India gets radar sniffer in sky

Five days after striking down a low earth satellite with an A-Sat missile, India launched a satellite that will protect its assets, including fighter jets and spacecraft, by detecting radars in enemy territory.

Electro-Magnetic Intelligence Satellite (Emisat) will intercept radar signals and detect the kind of radar and its location. A radar emits radio waves in specific frequencies that hit the targets and bounce back — telling the radar the nature of the target, its movement and distance.

Emisat is a result of a five year development jointly by Indian Space Research Organisation and Defence Research and Development Organisation.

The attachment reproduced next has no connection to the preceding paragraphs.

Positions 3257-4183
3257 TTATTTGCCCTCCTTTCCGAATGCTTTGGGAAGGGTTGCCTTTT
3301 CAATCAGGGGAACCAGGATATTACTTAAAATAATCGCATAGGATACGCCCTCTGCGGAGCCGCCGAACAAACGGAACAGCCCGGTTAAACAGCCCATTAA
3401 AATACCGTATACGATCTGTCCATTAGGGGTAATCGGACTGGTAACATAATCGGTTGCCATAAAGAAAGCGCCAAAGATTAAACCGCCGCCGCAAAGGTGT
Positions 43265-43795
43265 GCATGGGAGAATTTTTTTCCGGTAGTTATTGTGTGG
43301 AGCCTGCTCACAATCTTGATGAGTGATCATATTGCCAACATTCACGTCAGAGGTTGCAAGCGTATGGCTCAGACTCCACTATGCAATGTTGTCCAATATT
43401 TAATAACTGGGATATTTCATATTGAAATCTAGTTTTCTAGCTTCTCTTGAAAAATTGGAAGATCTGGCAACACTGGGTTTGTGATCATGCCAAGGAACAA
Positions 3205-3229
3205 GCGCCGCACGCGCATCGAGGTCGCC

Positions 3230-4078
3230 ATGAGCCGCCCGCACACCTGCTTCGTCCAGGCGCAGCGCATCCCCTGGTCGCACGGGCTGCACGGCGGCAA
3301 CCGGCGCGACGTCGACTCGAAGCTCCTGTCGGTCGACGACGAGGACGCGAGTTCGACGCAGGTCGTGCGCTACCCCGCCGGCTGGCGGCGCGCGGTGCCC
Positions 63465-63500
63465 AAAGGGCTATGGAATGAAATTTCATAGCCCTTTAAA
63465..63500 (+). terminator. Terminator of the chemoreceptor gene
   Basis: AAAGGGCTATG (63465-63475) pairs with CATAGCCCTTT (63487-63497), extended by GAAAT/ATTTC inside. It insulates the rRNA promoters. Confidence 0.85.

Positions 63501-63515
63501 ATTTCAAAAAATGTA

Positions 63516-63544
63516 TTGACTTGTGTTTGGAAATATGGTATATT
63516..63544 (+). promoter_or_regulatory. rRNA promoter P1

Isro’s PSLV-C45 made unique manoeuvres to three different circular orbits to also inject 28 foreign satellites. The fourth stage of the new variant of PSLV, in one of its longest missions lasting three hours, will stay alive for the next six months providing a platform for three scientific instruments to collect data in micro gravity atmosphere.

Isro chairman K Sivan said that converting PS4 into an orbital platform would be most beneficial for students who can conduct experiments. Powered by solar energy, PS4 will orbit on a circular path at 485 km, with three instruments. It includes automatic identification system for maritime applications made by Isro, automatic packet repeating system to assist amateur radio operators made by Radio Amateur Satellite Corporation and an advanced retarding potential analyser for ionospheric studies made by students of Indian Institute of Space Science

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